Berkman Center for Internet & Society

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Berkman Center for Internet & Society
Berkman Center logo.png
Motto Exploring cyberspace, sharing in its study & pioneering its development.
Formation 1998[1]
Type Technology research center
Location
Website cyber.law.harvard.edu

The Berkman Center for Internet & Society is a research center at Harvard University that focuses on the study of cyberspace. Founded at Harvard Law School, the center traditionally focused on internet-related legal issues. On May 15, 2008, the Center was elevated to an interfaculty initiative of Harvard University as a whole.[2] It is named after the Berkman family, who owned the communications company The Associated Group (later sold to Liberty Media).[3]

Sister centers started or inspired by Berkman founders include the Stanford Center for Internet and Society, Oxford Internet Institute, and Bilgi University Institute of Information and Technology Law. Partner institutions, such as the NEXA Center for Internet and Society at the Polytechnic University of Turin in Italy, Zhejiang University of Media and Communications (ZUMC) Center for Internet and Society and the Bangalore Centre for Internet & Society, have also been founded since the launch of the Berkman Center.

History and mission[edit]

The location at 23 Everett Street

The Berkman Center was founded in 1998 by professors Jonathan Zittrain and Charlie Nesson.[1] Since then, it has grown from a small project within Harvard Law School to a major interdisciplinary center at Harvard University.[4] The Berkman Center seeks to understand how the development of Internet-related technologies is inspired by the social context in which they are embedded and how the use of those technologies affects society in turn. It seeks to use the lessons drawn from this research to inform the design of Internet-related law and pioneer the development of the Internet itself.[5] The Berkman Center sponsors Internet-related events and conferences, and hosts numerous visiting lecturers and research fellows.[6]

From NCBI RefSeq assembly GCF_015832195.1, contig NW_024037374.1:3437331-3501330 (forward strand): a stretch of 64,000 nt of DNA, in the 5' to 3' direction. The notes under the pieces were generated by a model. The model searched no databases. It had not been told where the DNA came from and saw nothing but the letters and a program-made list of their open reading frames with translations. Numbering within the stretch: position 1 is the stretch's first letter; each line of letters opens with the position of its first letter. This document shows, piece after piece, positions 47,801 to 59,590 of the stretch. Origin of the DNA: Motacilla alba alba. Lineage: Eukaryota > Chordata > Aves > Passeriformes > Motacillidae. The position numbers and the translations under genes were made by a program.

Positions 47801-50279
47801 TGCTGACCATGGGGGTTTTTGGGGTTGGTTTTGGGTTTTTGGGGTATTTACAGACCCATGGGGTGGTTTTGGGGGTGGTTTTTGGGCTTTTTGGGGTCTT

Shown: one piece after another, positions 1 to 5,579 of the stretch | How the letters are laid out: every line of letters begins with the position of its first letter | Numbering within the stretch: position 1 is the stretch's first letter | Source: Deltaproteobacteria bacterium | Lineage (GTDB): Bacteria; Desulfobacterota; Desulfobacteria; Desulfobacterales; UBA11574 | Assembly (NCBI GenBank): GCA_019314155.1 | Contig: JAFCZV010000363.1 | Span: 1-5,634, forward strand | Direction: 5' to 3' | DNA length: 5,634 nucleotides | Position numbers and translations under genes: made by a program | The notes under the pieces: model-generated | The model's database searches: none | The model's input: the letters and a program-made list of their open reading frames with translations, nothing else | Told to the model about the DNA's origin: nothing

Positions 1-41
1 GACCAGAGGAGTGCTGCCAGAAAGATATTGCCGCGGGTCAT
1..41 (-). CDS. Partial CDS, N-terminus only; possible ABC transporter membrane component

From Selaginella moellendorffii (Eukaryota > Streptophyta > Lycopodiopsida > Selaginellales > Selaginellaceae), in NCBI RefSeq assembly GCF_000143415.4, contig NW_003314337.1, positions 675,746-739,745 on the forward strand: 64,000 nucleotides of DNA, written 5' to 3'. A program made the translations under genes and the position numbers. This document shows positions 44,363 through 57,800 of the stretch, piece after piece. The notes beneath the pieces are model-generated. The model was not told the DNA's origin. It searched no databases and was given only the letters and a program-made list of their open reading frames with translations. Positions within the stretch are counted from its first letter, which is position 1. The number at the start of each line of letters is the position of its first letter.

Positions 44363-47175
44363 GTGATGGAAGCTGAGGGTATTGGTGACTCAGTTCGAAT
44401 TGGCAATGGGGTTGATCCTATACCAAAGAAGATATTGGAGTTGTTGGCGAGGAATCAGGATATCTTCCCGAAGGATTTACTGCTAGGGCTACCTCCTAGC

Members of the center teach, write books, scientific articles, weblogs with RSS 2.0 feeds (for which the Center holds the specification[7]), and podcasts (of which the first series took place at the Berkman Center). Its newsletter, The Filter, is on the Web and available by e-mail, and it hosts a blog community of Harvard faculty, students, and Berkman Center affiliates.[8]

The Berkman Center faculty and staff have also conducted major public policy reviews of pressing issues. In 2008, John Palfrey led a review of child safety online called the Internet Safety Technical Task Force.[9] In 2009, Yochai Benkler led a review of United States broadband policy.[10] In 2010, Urs Gasser, along with Palfrey and others, led a review of Internet governance body ICANN, focusing on transparency, accountability, and public participation.[11]

Projects and initiatives[edit]

The main research at Berkman Center is the impact of social and corporate associations on the development of internet technologies and how these do impact on the counter draw on our society. Main research topics are Teens and Media, Monitoring, Privacy, Digital art, Internet Governance, Cloud Computing and Internet censorship. The Berkman Center supports Events, presentations and conferences about the topic Internet and invites Scientists to share their ideas.

Digital Media Law Project[edit]

The Digital Media Law Project (DMLP) was a project hosted by the Berkman Center for Internet & Society at Harvard Law School. It had previously been known as the Citizen Media Law Project. The purposes of the DMLP were:

  1. To provide resources and other assistance, including legal assistance[12] as of 2009,[13] to individuals and groups involved in online and citizen media.
  2. To "ensur[e] that online journalists, media organizations, and their sources are allowed to examine and debate network security and data protection vulnerabilities without criminal punishment, in order to inform citizens and lawmakers about networked computer security."[12]
  3. To facilitate the participation of citizens in online media.
  4. To protect the freedom of speech on the Internet.[14][15]

In 2014, Berkman Center announced that it would "spin off its most effective initiatives and cease operation as a stand-alone project within the Berkman Center."[13]

Internet and Democracy Project[edit]

The Berkman Center operated the now-completed Internet and Democracy Project, which describes itself as an: